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  1. #16
    Silver Lounger Duchess843's Avatar
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    Mart44 may I ask Where does one find "Customize Start Menu" options? I checked Taskbar & Start Menu in the control panel but that doesn't seem to be the one you referred to. I saw in Customize > Run Command and found Search with public folders checked. That has nothing to do with the Run command and holding the entered commands.

    Gloria E
    <img src=/S/coffeetime.gif border=0 alt=coffeetime width=32 height=48>

  2. #17
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    @Gloria - right click the Start Orb and select "Properties". Then click on the "Start Menu" tab and the "Customize" button. Scroll down to find "Run command" and click the check box.

    Using Win Key + R brings up the same RUN box too. It has an MRU list.

    Joe

  3. #18
    mart44
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    Quote Originally Posted by Duchess843 View Post
    Mart44 may I ask Where does one find "Customize Start Menu" options?
    * Right-click on the Taskbar and choose 'Properties' from the menu.
    * Click the 'Start Menu' tab in the box that opens.
    * Click the 'Customize' button.
    * Scroll the list until you see the 'Run command' checkbox (about three-quarters of the way down).

  4. #19
    2 Star Lounger
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    Personally, on moving to Win 7 I found almost everything better and easier than Win XP. I don't find it beneficial to kick the daylights out of my computer, I like to keep everything tidy and Win 7 helps with that. I do agree that some error messages are frustratingly non-specific but I don't get many. There's so much to like in Win 7 that I can forgive the odd quirk.

    Incidentally, Didn't profile manager disappear after Firefox 4? It doesn't seem to be present in FF8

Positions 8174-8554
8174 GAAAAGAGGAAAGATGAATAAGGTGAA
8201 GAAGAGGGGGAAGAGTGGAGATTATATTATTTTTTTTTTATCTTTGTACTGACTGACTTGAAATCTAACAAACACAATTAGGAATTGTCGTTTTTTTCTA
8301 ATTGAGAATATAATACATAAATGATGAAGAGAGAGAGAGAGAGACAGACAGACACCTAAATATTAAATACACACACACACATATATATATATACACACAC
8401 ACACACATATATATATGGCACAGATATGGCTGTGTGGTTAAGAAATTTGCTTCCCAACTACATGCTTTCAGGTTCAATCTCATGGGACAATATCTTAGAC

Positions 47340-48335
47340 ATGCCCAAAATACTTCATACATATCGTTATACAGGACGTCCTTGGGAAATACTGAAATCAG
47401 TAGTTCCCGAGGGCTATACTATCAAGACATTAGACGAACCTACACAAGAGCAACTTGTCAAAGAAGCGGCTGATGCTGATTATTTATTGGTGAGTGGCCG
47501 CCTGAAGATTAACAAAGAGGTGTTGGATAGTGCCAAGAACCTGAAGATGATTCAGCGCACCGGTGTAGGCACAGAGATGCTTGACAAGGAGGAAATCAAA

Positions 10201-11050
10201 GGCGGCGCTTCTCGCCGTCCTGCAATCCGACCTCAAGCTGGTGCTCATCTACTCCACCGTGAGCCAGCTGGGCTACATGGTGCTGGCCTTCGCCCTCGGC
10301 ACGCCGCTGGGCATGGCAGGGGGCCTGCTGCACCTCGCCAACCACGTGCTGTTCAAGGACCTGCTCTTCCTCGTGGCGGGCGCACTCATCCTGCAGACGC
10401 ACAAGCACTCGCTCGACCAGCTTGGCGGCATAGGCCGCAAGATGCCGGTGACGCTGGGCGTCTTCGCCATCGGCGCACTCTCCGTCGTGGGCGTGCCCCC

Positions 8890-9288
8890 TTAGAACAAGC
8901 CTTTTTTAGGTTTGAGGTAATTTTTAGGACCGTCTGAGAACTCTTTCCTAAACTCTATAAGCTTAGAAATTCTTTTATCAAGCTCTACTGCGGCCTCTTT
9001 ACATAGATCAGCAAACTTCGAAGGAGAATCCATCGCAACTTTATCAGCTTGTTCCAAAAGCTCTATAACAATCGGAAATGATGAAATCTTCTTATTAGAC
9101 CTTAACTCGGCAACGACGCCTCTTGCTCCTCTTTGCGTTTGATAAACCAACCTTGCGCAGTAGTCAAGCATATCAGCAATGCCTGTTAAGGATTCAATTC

5. #20
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    Thanks for all the good info helping me learn a little bit about how windows7 is different. It seems it is designed to prevent saving anything to root (C:/) easily and I should just get used to saving stuff in different places, like /user.
    This restriction is new to me and old habits die hard.

    I am always behind in getting new software. So when Windows Secrets Newsletter was talking about moving to windows 7, I was not ready and only skimmed those articles. Now I need to get up to speed. And what I need to know is more detailed than the books and articles written for the typical consumer.

    As far as my error with the quotes on the shortcut, wouldn't it be nice if the error checking mechanism saw that since I was using quotes, instead of just saying 'invalid command', it said, 'invalid command, check quote placement'? Maybe someday....

  6. #21
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    Cool Windows 7

    As a system admin since DOS days... I recall that Windows XP was itself a bit of a learning curve after Windows 2000.
    In general think Windows 2000 was the most straightforward version of Windows. Of the NT derivatives it came the closest to the ease of use in Macintosh System 6.

    If I had one request of Microsoft it would be that they maintain Windows 2000 forever -
    because embedded systems that run Windows NT, and Windows 2000 are now harder and harder to support.
    You don't replace a voicemail system because Microsoft has decided to stop supporting DOS.

    On server systems anything but a plain desktop is just getting in the way.

    Rich

  7. #22
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    Thought I was doing pretty well on computers, especially for a great-grandmother, but when my PC showed signs of "quitting" I let my son talk me into replacing it with a MAC. Gave up on that after a month and now have a new Dell with Windows 7 Home Premium. Loved XP but am feeling pretty DUMB trying to adjust to 7. Got the newest "Dummies" book but having problems with some of the tecnical terms. What is this "Take Ownership" program. Where do I find it? Should I just go back to my knitting?????

  8. #23
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    Quote Originally Posted by Jeanne Davis View Post
    Thought I was doing pretty well on computers, especially for a great-grandmother, but when my PC showed signs of "quitting" I let my son talk me into replacing it with a MAC. Gave up on that after a month and now have a new Dell with Windows 7 Home Premium. Loved XP but am feeling pretty DUMB trying to adjust to 7. Got the newest "Dummies" book but having problems with some of the tecnical terms. What is this "Take Ownership" program. Where do I find it? Should I just go back to my knitting?????
    Take Ownership is linked in my initial post, above. Windows 7 changes some folders ownership, in order to best secure them. Take Ownership will install as an option available once you right click a folder and will make your account the owner of that folder. If there is a folder that you used to access on XP but you find you cannot Access on 7, using Take Ownership on that folder will allow you to access it.

  9. #24
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    Quote Originally Posted by Ted Myers View Post